Ah, the inevitable Oscars post-mortem, where anyone and everyone provides their take on Hollywood’s biggest evening—the winners, losers, snubs and stumbles. I’ll spare you yet another Academy Awards rundown, because the evening was rather tame—bordering on stale, to be honest. John Legend and Common caused a collective jaw-drop in the Dolby Theatre with their performance of “Glory” from Selma, John Travolta made Vegas happy by being weird again, and Birdman rightfully took home the award for best picture.
The biggest takeaway from the 2015 Oscars was the handful of stars using their winners’ platform as a vehicle for activism, and it is causing quite a stir throughout the political spectrum. Documentarian Laura Poitras reignited the traitor-or-whistleblower debate when thanking Edward Snowden while accepting the Best Documentary Oscar for CITIZENFOUR, and Patricia Arquette championed wage-equality during her Best Supporting Actress acceptance speech for Boyhood.
The public always has strong reactions—and in turn—strong opinions when Hollywood goes Washington, and Monday morning was no different. Arquette is being lauded for the statement she made for women’s rights, but she is also being raked over the coals by certain corners of punditry. Whether for or against Patricia Arquette’s comments, the commonly held belief is that events like the Academy Awards should remain politics-free, and actors should “stick to what they do best: acting”.
This line of thinking is frustratingly wrong. Like their opinions on political issues or not, a stage like the Oscars provides an incredibly visible platform for—in the very least—sparking a public conversation about those issues, and a career in Hollywood does not automatically invalidate an actor’s knowledge or opinion. The “stick to acting” mindset is commonly held by those in opposition to what they are hearing; there would probably be cheers from those same people given the opposite belief.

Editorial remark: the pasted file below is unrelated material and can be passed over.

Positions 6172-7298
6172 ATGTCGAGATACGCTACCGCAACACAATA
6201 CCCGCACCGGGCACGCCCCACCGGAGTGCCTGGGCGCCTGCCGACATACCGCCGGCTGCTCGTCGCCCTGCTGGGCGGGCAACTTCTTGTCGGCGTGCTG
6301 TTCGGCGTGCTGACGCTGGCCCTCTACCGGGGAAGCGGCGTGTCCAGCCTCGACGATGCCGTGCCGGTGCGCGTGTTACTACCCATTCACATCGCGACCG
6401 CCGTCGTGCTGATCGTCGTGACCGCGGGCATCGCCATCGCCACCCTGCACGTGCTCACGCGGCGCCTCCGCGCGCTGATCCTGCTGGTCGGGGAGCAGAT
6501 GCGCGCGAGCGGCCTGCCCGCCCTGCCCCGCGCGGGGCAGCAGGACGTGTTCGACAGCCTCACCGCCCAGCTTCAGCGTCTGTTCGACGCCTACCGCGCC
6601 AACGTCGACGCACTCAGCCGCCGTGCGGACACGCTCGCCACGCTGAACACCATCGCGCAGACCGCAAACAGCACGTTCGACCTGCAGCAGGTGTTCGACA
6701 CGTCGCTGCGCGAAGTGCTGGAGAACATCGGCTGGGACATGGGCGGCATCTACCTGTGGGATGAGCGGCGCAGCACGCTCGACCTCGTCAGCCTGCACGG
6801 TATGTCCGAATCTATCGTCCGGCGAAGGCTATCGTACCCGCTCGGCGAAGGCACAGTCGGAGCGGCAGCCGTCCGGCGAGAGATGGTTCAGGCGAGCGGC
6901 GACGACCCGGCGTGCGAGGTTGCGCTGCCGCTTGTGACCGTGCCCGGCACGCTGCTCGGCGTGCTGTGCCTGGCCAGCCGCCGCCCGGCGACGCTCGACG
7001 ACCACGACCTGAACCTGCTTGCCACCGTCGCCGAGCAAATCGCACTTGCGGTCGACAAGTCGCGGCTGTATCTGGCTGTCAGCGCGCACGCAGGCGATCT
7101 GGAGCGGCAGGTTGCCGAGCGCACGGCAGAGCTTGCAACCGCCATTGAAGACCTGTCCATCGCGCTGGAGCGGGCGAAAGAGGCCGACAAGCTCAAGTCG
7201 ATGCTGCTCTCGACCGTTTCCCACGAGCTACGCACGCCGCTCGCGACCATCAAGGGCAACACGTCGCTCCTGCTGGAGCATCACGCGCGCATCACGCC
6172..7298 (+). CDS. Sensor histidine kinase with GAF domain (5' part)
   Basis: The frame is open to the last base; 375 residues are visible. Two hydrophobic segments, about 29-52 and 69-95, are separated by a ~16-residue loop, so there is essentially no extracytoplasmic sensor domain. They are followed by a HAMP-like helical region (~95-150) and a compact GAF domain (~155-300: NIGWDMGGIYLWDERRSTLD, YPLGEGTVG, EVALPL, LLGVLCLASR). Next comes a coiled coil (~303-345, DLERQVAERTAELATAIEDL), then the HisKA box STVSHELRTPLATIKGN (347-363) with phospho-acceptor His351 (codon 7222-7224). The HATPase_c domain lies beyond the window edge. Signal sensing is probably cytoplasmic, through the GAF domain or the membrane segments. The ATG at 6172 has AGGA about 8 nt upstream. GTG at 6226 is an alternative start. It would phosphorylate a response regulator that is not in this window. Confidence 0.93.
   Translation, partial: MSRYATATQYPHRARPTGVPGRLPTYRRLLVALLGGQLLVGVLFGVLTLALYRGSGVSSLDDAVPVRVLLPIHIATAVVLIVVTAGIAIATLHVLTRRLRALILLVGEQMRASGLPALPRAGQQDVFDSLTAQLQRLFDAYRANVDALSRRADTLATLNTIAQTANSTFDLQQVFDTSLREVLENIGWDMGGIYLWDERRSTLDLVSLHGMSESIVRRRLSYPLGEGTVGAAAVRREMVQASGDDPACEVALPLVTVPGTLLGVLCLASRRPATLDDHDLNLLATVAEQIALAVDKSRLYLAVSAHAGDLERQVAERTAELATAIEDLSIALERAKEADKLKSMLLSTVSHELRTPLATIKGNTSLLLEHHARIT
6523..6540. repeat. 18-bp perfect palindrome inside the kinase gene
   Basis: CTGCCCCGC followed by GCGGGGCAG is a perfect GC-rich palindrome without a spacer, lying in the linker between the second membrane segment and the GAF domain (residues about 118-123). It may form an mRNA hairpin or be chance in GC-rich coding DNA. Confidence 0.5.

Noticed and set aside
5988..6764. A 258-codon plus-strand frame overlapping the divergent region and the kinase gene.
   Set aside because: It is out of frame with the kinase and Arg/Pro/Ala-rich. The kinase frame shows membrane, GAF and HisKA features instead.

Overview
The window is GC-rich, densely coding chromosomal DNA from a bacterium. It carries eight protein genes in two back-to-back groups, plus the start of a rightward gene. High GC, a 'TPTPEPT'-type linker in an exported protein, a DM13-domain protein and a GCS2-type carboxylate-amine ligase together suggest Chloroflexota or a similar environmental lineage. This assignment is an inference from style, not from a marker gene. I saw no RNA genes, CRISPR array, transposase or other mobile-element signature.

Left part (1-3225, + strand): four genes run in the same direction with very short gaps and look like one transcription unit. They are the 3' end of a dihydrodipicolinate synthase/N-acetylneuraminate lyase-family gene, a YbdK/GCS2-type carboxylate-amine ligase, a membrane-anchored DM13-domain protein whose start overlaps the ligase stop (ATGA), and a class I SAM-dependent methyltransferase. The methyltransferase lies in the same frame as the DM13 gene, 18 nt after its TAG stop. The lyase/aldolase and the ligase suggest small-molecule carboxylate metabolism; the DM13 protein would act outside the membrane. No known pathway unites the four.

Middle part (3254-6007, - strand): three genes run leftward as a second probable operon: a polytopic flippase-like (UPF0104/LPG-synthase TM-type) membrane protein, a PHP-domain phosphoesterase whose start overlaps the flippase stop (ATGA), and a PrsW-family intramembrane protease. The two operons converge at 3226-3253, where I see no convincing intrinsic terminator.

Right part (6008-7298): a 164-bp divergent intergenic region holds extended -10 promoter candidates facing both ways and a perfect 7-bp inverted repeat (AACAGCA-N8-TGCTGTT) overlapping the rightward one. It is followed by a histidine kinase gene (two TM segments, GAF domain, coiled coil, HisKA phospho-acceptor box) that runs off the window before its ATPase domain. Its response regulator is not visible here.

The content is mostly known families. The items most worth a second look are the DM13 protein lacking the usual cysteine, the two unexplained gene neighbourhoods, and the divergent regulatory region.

Point being: it’s all relative, and whether you feel the Oscars should be insulated from all-things-politics, it does not mean it is an ineffective forum for broadcasting political belief.
Art is born of chaos, pain, resistance—and politics. When political landscapes are the inspiration for art, there is no dividing line where one stops and one starts. The 87th Academy Awards celebrated achievement in motion pictures, but also illuminated the societal struggles that influenced them.
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